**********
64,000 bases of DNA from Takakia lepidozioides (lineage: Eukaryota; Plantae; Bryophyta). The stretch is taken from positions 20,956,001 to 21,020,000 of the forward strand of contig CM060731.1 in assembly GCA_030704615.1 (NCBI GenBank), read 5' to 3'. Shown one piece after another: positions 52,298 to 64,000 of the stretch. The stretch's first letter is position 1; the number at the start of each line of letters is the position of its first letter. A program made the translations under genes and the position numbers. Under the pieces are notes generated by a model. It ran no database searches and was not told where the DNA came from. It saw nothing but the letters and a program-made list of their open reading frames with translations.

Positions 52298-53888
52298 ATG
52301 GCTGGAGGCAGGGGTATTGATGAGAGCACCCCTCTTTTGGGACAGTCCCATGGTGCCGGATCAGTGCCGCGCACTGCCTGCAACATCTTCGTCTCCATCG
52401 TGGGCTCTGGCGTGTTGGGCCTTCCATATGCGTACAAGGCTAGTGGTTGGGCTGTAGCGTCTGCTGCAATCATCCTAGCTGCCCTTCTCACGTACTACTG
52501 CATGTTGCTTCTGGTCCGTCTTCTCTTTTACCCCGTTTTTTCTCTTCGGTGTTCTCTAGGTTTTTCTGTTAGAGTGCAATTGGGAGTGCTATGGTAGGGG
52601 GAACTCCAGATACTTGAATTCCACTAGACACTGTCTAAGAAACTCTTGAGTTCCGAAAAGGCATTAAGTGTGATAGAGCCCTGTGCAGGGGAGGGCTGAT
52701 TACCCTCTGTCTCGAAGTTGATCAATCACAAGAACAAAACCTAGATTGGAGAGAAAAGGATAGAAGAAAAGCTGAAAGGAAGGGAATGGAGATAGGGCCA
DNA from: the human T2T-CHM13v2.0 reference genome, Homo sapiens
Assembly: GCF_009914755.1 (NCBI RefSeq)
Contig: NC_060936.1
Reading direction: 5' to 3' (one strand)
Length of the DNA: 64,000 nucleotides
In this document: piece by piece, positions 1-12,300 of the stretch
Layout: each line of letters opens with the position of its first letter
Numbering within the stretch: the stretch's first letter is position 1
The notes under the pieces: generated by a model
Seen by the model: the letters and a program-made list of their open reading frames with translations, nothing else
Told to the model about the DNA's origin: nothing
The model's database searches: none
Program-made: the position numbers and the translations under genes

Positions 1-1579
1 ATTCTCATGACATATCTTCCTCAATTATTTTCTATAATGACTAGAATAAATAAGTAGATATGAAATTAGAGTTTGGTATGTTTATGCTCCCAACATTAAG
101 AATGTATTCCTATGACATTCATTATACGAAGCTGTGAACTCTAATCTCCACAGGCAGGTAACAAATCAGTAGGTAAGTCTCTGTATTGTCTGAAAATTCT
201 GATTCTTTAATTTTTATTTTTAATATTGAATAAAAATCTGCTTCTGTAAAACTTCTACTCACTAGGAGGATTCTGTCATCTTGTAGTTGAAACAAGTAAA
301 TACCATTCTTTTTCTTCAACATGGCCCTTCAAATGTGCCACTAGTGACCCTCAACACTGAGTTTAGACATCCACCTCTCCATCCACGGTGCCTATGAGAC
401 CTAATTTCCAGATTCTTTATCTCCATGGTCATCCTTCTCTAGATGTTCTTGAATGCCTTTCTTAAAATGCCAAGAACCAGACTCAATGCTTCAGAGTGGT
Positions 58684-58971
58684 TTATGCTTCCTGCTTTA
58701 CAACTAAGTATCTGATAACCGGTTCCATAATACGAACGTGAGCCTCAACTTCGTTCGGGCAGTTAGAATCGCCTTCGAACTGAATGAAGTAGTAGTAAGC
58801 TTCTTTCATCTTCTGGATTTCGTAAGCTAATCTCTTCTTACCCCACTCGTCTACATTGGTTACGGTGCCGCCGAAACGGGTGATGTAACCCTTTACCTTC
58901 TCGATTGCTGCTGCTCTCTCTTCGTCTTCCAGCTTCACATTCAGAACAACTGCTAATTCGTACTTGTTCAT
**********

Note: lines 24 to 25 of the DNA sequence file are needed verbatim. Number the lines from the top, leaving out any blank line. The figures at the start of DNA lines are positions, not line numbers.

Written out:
101 AATGTATTCCTATGACATTCATTATACGAAGCTGTGAACTCTAATCTCCACAGGCAGGTAACAAATCAGTAGGTAAGTCTCTGTATTGTCTGAAAATTCT
201 GATTCTTTAATTTTTATTTTTAATATTGAATAAAAATCTGCTTCTGTAAAACTTCTACTCACTAGGAGGATTCTGTCATCTTGTAGTTGAAACAAGTAAA